finances got so low and feels badly." Amid the ups and downs of his career,
it was Frank and Joe Hardy who frequently bore the brunt of his
frustrations in those desperate days of the 1930s. He found writing "the
juveniles" a frustrating and time-consuming experience. And if he didn't
record an entry in his diary, he berated himself. "As usual, when I am
writing one of those cursed juvenile books everything else goes by the
board," he wrote on January 8, 1936, after failing to write in his diary
for two days. "Day after day has been a solid sweat at the damnable boys
book, usually 4,000 words a day when I have been in a good working sweat,
some days so fed up that I have been able to do nothing at all…." He seemed
particularly bitter in this diary entry, and even criticized the plot
summary that the syndicate had sent him for The Sinister Signpost, the
15th in the Hardy Boys series. "Full of inventors, secret chambers, etc.
and a kidnapped racehorse as well as the obnoxious Hardy Brats." By this
time, after the death of Edward Stratemeyer, the syndicate was run by
Edward Stratemeyer's daughters, Harriet Adams and Edna Stratemeyer, who
were now paying $85 per book for many syndicate books, but who usually kept
McFarlane's pay at $100 per book. Nonetheless, he wrote, he felt he was
potentially losing money writing the Hardy Boys because his pay for other
work was higher. McFarlane did finish The Sinister Signpost three weeks
later, on January 28, as his diary reflects: "I worked hard and finished up
the boys' book at 5 o'clock [in the morning], sent it out by express at
once and feel as if I have just climbed the Matterhorn.'"
But these passages in the diaries are misleading to some extent. When
things were going well for McFarlane and sales to magazines were good, he
was much more complacent about his work for the syndicate, and even felt a
certain loyalty toward his "step-children," Joe and Frank Hardy. In fact,
in the early 1940s, when his life stabilized and his magazine fiction began
to sell better, he decided to accept a few more Hardy Boys assignments, he
wrote, because he was repelled by the thought of another author writing
about the Hardy Boys.
Based on his diaries, those days of the middle 1930s were the lowest
for McFarlane and his family. Not normally a heavy drinker, McFarlane, like
many newspaper reporters, was never one to turn down a drink. But his
drinking worsened in 1935 and 1936 -- to a point where his family
intervened. Even his diary entries during some of those weeks in 1935
indicated that he was not himself. He notes that he has trouble working and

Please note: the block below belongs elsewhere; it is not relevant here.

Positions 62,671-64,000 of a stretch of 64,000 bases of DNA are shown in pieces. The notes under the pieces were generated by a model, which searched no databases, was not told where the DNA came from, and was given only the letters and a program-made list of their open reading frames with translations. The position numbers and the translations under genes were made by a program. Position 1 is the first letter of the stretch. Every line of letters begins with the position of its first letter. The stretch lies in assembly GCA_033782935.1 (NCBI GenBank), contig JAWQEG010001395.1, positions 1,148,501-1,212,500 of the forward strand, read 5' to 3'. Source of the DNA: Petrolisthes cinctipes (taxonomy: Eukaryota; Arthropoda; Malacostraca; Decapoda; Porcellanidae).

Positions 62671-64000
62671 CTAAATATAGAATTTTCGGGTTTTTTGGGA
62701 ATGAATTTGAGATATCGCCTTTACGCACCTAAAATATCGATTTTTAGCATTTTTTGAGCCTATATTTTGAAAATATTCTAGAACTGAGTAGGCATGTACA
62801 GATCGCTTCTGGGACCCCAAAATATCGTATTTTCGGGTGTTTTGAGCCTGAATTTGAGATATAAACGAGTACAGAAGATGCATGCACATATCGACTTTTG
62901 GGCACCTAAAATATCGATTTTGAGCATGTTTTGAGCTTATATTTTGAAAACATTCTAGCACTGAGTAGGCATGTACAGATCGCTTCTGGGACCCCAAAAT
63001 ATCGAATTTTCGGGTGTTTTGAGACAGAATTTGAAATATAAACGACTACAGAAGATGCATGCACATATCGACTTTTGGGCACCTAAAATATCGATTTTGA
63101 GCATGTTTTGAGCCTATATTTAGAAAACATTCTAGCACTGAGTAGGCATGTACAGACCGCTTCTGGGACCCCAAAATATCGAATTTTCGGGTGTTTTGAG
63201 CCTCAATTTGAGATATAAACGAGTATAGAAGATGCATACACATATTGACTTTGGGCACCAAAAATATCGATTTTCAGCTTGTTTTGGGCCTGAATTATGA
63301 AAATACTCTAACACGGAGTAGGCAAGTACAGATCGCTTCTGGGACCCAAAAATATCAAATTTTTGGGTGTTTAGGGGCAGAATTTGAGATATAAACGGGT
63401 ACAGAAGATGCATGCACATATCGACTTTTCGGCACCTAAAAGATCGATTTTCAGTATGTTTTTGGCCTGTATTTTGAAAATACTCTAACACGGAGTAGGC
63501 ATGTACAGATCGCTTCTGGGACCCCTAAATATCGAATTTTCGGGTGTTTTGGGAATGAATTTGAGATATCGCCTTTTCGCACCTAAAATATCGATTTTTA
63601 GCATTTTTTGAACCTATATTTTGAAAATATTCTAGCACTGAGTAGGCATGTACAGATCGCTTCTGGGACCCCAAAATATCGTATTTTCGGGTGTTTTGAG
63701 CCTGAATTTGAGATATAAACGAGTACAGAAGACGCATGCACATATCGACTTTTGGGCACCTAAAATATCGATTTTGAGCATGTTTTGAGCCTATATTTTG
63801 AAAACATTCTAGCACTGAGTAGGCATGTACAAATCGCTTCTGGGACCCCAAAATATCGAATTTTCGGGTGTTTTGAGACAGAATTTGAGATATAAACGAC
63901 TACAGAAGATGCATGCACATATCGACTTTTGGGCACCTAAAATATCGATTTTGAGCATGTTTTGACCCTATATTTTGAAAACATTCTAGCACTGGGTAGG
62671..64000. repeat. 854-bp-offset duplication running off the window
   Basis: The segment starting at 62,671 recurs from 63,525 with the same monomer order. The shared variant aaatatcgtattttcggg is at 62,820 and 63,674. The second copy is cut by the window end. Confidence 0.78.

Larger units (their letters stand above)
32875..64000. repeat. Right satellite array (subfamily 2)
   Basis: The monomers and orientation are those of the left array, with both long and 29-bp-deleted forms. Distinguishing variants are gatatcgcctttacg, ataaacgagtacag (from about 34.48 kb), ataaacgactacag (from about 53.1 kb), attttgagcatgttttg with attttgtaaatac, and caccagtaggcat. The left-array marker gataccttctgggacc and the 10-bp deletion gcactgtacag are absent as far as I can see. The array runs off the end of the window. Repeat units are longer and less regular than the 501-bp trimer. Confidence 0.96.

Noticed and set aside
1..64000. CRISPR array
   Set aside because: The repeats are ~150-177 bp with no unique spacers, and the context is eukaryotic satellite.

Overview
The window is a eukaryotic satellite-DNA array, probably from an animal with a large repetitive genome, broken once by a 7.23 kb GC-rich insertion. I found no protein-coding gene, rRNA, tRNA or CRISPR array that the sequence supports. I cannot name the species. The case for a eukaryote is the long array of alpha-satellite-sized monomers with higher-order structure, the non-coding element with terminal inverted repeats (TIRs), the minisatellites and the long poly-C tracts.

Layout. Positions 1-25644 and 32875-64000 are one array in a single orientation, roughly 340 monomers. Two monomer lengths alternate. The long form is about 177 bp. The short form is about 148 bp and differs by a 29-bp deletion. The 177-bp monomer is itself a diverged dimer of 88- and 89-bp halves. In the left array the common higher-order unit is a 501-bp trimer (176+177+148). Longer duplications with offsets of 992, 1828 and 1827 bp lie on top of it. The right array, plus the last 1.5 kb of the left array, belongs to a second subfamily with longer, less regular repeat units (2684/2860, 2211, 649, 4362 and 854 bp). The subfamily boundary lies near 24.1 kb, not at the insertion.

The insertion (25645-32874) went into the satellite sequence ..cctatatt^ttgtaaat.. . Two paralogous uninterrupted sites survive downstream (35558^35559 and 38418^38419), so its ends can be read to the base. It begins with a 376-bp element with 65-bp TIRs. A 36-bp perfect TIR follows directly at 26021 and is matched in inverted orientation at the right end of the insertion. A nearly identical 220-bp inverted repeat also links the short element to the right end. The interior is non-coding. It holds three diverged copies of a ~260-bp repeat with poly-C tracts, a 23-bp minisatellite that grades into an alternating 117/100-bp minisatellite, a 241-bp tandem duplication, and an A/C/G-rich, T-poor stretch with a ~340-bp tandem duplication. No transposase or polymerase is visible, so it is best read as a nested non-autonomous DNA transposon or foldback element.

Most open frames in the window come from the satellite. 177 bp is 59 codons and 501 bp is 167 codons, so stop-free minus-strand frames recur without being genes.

concentrating because of "making a night of it" or staying out late. "I'm
in bad shape today and badly in disfavor [with his family]," he wrote one
cold day in February. He knew, though, that the drinking was hurting his
writing. As he wrote two days later, "Still enfeebled….my health can't
stand this nonsense much longer. Got back to work and am now over the worst
of the book, into the home stretch. Ten days overdue and a bad job." By
October, things had not looked up. On October 1, he wrote, "Tired today and
in no shape for work." He apparently thought he could recuperate with the
hair of the dog that bit him. "Revived myself with a Bass."
Norah McFarlane Perez said her father's actions would exasperate her
mother, who often went out looking for her husband on the nights he was
holed up drinking. On some desperate evenings, she would hide his clothes
in the oven as a pre-emptory strike -- no clothes, no drinking,
particularly for someone like McFarlane, who was dapper and concerned about
his appearance. 
35 Finally, in the spring of 1936, McFarlane's father, John Henry
McFarlane, who lived nearby, took matters in his own hands and took his son
away for "the cure." McFarlane's children, who were very young at the
time, barely remember this era and later came to believe that their father
went to a sanitarium near Hamilton, Ontario. Norah Perez believes this
drying out consisted of a treatment like Antabuse, which is designed to
instill a strong distaste for liquor. For many years after that, Leslie
McFarlane didn't take another drink. After his children were grown, he
indicates in diaries and letters that he was once again a social drinker.
There is no evidence that drinking was ever a problem for him again.
The hard-drinking writer has long been a stereotype in North American
literary culture, and when it came to freelance writers of the 1920s and
1930s, that image may have had a basis in reality. Indeed, his brief period
of alcohol abuse may have been one of the few behaviors that linked
McFarlane to other writers of the era. In his biography of author and pulp
writer John D. MacDonald, Hugh Merrill wrote that only about 300 writers --
most of whom lived in New York -- filled the pages of America's pulp
magazines. Their domestic situation was hardly tranquil, though. To
support themselves, they lived in cheap hotels, ate in cheap restaurants
and were prone to spending what little money they made on cheap liquor.
During that era, Merrill estimated that American pulp magazines published
about 800 pieces of fiction a month. So McFarlane was an anomaly both
socially and geographically, when compared to his fellow pulp writers.
Although McFarlane naturally preferred to sell his material to
"slick," more literary magazines, many of his sales did go to pulps such
as Adventure, Detective and others. Some of his work in the 1930s, though,
was sold to Maclean's in Canada and to the Toronto Star Weekly
magazine. He also sold hockey and boxing fiction to Sport Story and a few
other sports magazine. The bulk of his work was mysteries and sports
stories, although he was versatile: he also sold much humorous fiction and
But McFarlane and other young writers of his generation never did
fully recover from the effects of the Great Depression. Even after
McFarlane gave up drinking, Amy McFarlane began suffering severe bouts of
what we now call depression. She suffered a variety of physical ailments,